SOURCE: Milken Institute

Milken Institute

April 22, 2009 12:00 ET

Financial Reforms Could Decrease Investment Risk and Increase Economic Growth, According to the Opacity Index, Released by Milken Institute

LOS ANGELES, CA--(Marketwire - April 22, 2009) - With more countries adopting international accounting standards, the global financial system has become more transparent in the past year, according to the latest Opacity Index.

Thirty-three of the 48 countries included in the index improved their overall score since last year's rankings.

"This is the second year in a row that we have seen opacity scores decrease across the board," said Joel Kurtzman, Senior Fellow at the Milken Institute. "This is primarily because countries are replacing homegrown accounting standards with formal, internationally accepted standards."

However, many economies continue to be hurt by significant opacity in their credit markets and financial institutions, including inappropriately priced risk in the mortgage markets, lax regulatory oversight and a failure to apply existing regulations.

In the 2009 rankings, Finland again comes in at No. 1, underlining the country's stable regulatory environment, low levels of corruption and high compliance with international standards for accounting rules and practices.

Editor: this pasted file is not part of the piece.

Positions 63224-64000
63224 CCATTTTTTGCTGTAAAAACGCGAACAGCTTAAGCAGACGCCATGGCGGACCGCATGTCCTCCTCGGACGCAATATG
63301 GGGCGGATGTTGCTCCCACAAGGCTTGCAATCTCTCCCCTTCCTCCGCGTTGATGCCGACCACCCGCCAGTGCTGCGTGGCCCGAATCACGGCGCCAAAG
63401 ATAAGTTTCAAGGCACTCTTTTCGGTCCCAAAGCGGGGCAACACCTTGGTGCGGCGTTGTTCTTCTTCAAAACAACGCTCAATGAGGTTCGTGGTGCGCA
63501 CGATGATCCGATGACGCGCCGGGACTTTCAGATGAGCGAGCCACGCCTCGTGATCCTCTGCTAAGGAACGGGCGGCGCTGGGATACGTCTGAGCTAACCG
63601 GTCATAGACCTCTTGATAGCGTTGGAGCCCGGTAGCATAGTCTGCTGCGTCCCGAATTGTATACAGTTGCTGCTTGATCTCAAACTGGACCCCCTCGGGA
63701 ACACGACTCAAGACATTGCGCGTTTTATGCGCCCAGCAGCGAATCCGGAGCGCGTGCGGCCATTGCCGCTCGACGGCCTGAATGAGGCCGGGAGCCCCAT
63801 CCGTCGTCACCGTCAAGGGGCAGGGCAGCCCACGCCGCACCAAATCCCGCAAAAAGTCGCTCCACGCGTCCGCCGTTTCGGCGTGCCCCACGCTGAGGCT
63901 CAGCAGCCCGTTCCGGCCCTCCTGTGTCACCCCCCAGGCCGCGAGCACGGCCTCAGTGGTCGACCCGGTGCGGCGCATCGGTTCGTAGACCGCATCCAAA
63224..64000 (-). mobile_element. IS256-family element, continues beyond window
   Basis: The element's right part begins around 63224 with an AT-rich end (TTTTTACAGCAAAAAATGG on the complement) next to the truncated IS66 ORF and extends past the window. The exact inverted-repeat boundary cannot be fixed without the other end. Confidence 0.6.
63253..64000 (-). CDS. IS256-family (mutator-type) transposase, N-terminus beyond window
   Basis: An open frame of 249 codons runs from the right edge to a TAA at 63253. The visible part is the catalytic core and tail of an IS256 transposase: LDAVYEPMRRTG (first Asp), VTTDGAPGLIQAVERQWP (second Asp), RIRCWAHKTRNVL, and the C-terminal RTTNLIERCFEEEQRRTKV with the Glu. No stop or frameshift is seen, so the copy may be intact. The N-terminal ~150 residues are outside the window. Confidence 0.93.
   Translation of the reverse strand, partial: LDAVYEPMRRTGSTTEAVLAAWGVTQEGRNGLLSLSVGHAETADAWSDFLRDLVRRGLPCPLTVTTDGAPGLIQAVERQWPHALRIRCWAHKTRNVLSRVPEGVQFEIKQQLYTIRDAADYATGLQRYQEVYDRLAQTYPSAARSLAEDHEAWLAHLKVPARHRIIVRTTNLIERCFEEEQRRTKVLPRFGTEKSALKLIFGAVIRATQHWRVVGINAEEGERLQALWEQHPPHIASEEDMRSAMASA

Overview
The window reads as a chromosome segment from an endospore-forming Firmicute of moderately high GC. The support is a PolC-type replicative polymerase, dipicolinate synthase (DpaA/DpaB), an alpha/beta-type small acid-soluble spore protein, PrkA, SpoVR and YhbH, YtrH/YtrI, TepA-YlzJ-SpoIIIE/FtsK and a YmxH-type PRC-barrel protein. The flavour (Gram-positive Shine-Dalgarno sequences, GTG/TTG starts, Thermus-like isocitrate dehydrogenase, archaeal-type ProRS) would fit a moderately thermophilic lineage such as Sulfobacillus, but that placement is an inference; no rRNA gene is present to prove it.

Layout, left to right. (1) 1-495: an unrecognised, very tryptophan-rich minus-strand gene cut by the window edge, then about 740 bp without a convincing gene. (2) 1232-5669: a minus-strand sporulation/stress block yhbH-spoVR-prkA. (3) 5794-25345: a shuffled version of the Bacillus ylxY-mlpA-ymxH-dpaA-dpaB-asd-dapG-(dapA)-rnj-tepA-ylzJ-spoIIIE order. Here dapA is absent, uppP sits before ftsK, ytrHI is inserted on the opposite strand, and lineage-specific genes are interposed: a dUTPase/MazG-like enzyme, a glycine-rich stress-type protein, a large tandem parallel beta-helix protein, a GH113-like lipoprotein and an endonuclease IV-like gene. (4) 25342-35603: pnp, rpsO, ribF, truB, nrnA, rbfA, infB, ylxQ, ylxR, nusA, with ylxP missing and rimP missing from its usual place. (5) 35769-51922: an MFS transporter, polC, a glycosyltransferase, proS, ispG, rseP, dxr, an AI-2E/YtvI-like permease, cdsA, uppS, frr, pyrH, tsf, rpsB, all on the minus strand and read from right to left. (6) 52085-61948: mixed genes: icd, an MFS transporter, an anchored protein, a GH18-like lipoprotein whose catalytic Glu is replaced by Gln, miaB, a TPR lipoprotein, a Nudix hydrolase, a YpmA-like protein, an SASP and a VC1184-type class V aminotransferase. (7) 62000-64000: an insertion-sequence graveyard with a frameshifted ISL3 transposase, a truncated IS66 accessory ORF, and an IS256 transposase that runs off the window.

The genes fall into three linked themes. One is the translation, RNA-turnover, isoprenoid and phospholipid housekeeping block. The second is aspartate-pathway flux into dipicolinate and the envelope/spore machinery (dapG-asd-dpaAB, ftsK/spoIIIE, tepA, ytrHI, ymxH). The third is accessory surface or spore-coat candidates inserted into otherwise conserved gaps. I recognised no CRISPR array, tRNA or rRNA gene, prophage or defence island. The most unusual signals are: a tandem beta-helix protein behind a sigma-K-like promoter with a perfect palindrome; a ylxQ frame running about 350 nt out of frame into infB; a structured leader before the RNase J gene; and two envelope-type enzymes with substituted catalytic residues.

The Top 10 markets (with 2008 ranking):

Rank                2009 Opacity Score
1.  Finland (1)                9
2.  Hong Kong (2)             12
3.  Australia (4)             14
3.  Singapore (3)             14
3.  Sweden (4)                14
6.  Denmark (6)               15
6.  Ireland (6)               15
8.  Austria (6)               16
9.  Germany (9)               17
10. United Kingdom (9)        18

The report, released by the Milken Institute and Kurtzman Group, also notes that regulations now being considered to address the causes of the credit market meltdown could provide more transparency in the future.

The Opacity Index measures five factors: corruption, legal system efficiency, accounting standards, regulatory effectiveness and economic and enforcement policies. Together, these factors form the acronym CLEAR. Higher levels of opacity in each of the CLEAR factors indicate a poorly functioning government, which increases the cost of doing business as well as the risk.

The 2009 Opacity Index is available on the Milken Institute Web site, www.milkeninstitute.org.

About the Milken Institute: The Milken Institute is a nonprofit, independent economic think tank whose mission is to improve the lives and economic conditions of diverse populations around the world by helping business and public policy leaders identify and implement innovative ideas for creating broad-based prosperity. It is based in Santa Monica, Calif. (www.milkeninstitute.org)

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